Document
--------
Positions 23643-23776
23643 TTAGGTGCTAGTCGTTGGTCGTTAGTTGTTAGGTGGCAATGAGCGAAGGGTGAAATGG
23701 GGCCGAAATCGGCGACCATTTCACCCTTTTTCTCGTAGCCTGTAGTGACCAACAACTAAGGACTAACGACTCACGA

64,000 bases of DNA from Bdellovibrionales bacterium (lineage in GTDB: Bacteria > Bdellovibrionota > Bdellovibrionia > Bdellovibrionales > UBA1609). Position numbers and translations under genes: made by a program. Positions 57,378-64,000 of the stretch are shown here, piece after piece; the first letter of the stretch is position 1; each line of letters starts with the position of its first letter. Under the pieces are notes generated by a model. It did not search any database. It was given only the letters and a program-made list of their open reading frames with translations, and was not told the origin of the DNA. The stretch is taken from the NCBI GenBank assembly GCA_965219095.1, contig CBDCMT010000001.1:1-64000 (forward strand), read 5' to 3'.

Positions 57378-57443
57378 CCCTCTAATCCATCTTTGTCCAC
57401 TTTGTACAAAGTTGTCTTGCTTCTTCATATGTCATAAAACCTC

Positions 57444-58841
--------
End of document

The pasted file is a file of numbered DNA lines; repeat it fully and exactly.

Positions 23643-23776
23643 TTAGGTGCTAGTCGTTGGTCGTTAGTTGTTAGGTGGCAATGAGCGAAGGGTGAAATGG
23701 GGCCGAAATCGGCGACCATTTCACCCTTTTTCTCGTAGCCTGTAGTGACCAACAACTAAGGACTAACGACTCACGA

64,000 bases of DNA from Bdellovibrionales bacterium (lineage in GTDB: Bacteria > Bdellovibrionota > Bdellovibrionia > Bdellovibrionales > UBA1609). Position numbers and translations under genes: made by a program. Positions 57,378-64,000 of the stretch are shown here, piece after piece; the first letter of the stretch is position 1; each line of letters starts with the position of its first letter. Under the pieces are notes generated by a model. It did not search any database. It was given only the letters and a program-made list of their open reading frames with translations, and was not told the origin of the DNA. The stretch is taken from the NCBI GenBank assembly GCA_965219095.1, contig CBDCMT010000001.1:1-64000 (forward strand), read 5' to 3'.

Positions 57378-57443
57378 CCCTCTAATCCATCTTTGTCCAC
57401 TTTGTACAAAGTTGTCTTGCTTCTTCATATGTCATAAAACCTC

Positions 57444-58841